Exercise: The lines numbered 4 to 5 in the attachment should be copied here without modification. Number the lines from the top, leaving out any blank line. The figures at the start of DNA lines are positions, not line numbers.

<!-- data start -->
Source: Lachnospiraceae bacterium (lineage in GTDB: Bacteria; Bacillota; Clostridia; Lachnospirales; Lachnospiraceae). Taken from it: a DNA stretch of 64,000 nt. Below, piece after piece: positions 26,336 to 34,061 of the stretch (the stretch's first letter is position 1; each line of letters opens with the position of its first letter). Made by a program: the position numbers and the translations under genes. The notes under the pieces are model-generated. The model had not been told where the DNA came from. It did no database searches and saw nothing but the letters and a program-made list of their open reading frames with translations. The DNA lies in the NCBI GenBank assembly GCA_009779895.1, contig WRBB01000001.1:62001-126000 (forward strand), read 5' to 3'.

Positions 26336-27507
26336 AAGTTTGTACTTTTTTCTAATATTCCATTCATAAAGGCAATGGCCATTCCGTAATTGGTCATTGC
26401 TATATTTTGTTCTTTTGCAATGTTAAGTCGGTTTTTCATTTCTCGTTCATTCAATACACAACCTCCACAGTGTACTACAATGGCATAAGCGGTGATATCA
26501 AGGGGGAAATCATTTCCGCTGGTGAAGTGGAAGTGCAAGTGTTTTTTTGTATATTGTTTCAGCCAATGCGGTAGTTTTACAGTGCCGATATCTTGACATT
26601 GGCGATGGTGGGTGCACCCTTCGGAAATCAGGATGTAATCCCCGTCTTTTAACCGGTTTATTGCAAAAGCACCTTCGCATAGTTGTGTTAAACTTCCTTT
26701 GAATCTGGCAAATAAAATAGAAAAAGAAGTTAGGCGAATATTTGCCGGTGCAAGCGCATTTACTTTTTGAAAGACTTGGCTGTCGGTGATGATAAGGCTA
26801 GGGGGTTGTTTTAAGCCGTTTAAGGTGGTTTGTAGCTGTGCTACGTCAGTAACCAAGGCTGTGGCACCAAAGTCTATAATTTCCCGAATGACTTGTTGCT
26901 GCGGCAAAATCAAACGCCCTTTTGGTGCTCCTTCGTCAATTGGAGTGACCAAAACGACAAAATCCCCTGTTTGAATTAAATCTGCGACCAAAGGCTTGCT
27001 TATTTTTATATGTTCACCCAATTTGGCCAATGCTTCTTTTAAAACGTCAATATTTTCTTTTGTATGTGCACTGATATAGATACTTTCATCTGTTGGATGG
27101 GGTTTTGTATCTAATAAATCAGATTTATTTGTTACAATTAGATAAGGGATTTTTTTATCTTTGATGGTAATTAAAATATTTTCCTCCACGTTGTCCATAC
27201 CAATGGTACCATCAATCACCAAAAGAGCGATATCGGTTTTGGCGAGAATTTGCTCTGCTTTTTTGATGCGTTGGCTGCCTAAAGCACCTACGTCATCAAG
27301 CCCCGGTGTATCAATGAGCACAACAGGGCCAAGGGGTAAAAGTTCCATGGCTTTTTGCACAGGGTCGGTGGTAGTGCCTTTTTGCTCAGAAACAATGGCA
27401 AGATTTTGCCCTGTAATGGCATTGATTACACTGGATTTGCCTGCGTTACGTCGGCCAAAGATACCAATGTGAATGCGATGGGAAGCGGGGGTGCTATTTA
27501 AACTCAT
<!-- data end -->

26401 TATATTTTGTTCTTTTGCAATGTTAAGTCGGTTTTTCATTTCTCGTTCATTCAATACACAACCTCCACAGTGTACTACAATGGCATAAGCGGTGATATCA
26501 AGGGGGAAATCATTTCCGCTGGTGAAGTGGAAGTGCAAGTGTTTTTTTGTATATTGTTTCAGCCAATGCGGTAGTTTTACAGTGCCGATATCTTGACATT